2. A circuit as claimed in claim 1 in which one end of said first winding of the switching transformer is connected to one end of the primary winding of the output transformer, the other ends of these windings being connected through said conductive path, said conductive path comprising the parallel combination of a diode and a first resistor, the diode being connected to permit current flow through said first winding of the switching transformer when the transistor is turned on.
3. A circuit as claimed in claim 2 including a second resistor in series with said parallel combination of said diode and first resistor and said first winding.
4. A circuit as claimed in claim 3 in which one end of said second winding of the switching transformer is connected in series with a further diode to the base of the transistor, the other end of said second winding being connected to the emitter of the transistor by way of a third resistor.
5. A circuit as claimed in claim 4 in which said third resistor is connected in a divider chain across the source of do. supply.
6. A circuit as claimed in claim 5 including a Zener Diode connected across a portion of said divider chain including said third resistor.
|Cited Patent||Filing date||Publication date||Applicant||Title|
|US3312210 *||Oct 12, 1964||Apr 4, 1967||Ford Motor Co||Ignition system|
|US3373314 *||Jun 25, 1965||Mar 12, 1968||Ford Motor Co||Transistorized ignition system with a saturable transformer control and voltage compensation means|
|US3445723 *||Dec 1, 1966||May 20, 1969||Ford Motor Co||Ignition system applying induced voltage to the coil primary|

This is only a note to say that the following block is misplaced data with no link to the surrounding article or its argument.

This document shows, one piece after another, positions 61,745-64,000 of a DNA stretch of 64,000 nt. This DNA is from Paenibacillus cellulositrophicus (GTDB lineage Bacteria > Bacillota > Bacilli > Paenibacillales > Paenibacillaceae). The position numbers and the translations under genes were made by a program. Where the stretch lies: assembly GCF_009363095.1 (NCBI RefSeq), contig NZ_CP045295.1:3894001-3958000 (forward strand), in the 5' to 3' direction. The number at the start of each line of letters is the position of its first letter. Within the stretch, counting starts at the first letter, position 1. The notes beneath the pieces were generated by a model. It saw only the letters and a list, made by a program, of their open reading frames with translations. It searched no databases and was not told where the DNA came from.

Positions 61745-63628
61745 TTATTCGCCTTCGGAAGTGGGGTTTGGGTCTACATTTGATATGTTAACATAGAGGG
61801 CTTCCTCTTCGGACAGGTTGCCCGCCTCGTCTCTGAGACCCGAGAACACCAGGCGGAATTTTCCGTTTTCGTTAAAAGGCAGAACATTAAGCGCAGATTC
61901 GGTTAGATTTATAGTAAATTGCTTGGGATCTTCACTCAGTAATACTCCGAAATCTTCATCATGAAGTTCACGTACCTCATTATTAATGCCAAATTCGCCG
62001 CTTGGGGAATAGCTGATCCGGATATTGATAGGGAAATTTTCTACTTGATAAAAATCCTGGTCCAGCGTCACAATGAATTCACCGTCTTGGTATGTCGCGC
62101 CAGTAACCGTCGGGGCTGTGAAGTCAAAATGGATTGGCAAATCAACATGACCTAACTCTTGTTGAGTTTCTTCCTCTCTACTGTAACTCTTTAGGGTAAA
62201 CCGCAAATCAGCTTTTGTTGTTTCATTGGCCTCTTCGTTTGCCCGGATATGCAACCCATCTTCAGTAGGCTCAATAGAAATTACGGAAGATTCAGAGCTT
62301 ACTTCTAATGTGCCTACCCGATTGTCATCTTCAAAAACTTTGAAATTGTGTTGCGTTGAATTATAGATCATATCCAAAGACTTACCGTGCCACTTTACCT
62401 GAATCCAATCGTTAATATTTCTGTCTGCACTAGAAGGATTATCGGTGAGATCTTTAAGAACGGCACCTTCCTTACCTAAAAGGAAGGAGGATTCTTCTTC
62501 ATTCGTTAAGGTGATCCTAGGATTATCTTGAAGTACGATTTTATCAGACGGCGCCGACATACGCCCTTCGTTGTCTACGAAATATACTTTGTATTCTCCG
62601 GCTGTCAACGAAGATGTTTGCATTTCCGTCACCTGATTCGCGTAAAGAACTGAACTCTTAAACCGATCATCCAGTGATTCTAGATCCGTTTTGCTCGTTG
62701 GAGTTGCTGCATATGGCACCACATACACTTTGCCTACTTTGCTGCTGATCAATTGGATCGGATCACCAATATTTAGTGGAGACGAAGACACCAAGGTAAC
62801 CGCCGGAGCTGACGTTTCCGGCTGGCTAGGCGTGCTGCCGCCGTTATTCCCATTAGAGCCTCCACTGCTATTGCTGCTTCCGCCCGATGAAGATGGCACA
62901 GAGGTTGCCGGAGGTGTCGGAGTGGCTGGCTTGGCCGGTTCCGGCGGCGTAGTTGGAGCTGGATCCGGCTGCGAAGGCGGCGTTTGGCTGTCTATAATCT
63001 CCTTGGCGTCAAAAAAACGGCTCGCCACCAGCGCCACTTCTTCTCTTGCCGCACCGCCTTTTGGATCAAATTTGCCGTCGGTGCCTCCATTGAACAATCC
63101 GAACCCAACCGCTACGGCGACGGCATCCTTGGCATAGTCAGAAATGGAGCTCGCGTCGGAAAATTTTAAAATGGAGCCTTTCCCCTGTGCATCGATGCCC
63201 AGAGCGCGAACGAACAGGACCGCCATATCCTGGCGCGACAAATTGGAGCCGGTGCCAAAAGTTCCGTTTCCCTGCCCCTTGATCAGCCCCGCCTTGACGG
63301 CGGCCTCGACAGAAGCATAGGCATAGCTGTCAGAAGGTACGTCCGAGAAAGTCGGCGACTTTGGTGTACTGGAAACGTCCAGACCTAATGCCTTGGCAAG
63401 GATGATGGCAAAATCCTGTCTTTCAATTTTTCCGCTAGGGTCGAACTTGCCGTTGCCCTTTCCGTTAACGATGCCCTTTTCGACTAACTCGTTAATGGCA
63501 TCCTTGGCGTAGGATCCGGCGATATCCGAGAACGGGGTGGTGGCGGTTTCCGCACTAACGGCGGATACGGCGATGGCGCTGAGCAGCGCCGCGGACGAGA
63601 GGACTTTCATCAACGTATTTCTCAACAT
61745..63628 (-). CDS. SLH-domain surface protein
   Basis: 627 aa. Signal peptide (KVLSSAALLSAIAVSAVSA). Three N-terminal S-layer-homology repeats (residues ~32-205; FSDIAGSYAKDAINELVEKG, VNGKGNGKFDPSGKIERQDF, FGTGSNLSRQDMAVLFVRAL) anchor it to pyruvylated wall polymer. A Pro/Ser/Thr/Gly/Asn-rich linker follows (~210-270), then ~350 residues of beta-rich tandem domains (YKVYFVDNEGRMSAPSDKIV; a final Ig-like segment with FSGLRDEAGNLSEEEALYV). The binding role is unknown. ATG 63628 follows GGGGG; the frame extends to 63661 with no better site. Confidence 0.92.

|Citing Patent||Filing date||Publication date||Applicant||Title|
|US4103659 *||Feb 17, 1976||Aug 1, 1978||Donigian Donald S||Ignition system|
|US4348598 *||Jan 25, 1980||Sep 7, 1982||Steve Smith||Power-pulse switching circuit|
|US4794274 *||Apr 1, 1985||Dec 27, 1988||U.S. Philips Corporation||Circuit arrangement for removing carriers in a transistor|
|US5030883 *||Jul 15, 1988||Jul 9, 1991||Simmonds Precision Products, Inc.||Constant spark rate system and method|
|US5051609 *||Oct 2, 1990||Sep 24, 1991||Teledyne Inet||Simplified driver circuit for solid-state power switches|
|US6204611 *||Sep 7, 1999||Mar 20, 2001||U.S. Philips Corporation||Pulse ignition apparatus for a discharge lamp|
|DE2654461A1 *||Dec 1, 1976||Jun 16, 1977||Lucas Industries Ltd||Funkenzuendungssystem|
|EP0059633A2 *||Mar 1, 1982||Sep 8, 1982||Texas Instruments Incorporated||Switching power supply|
|EP0596352A1 *||Oct 22, 1993||May 11, 1994||Patent-Treuhand-Gesellschaft für elektrische Glühlampen mbH||Freely oscillating current supply circuit|
|U.S. Classification||327/443, 327/584, 327/502, 315/209.00R, 315/209.00T, 315/209.0CD|
|International Classification||H03K3/00, H02M3/24, H03K3/537, H03K3/30, H02M3/338|
|Cooperative Classification||H03K3/30, H03K3/537, H02M3/3385|
|European Classification||H02M3/338C, H03K3/537, H03K3/30|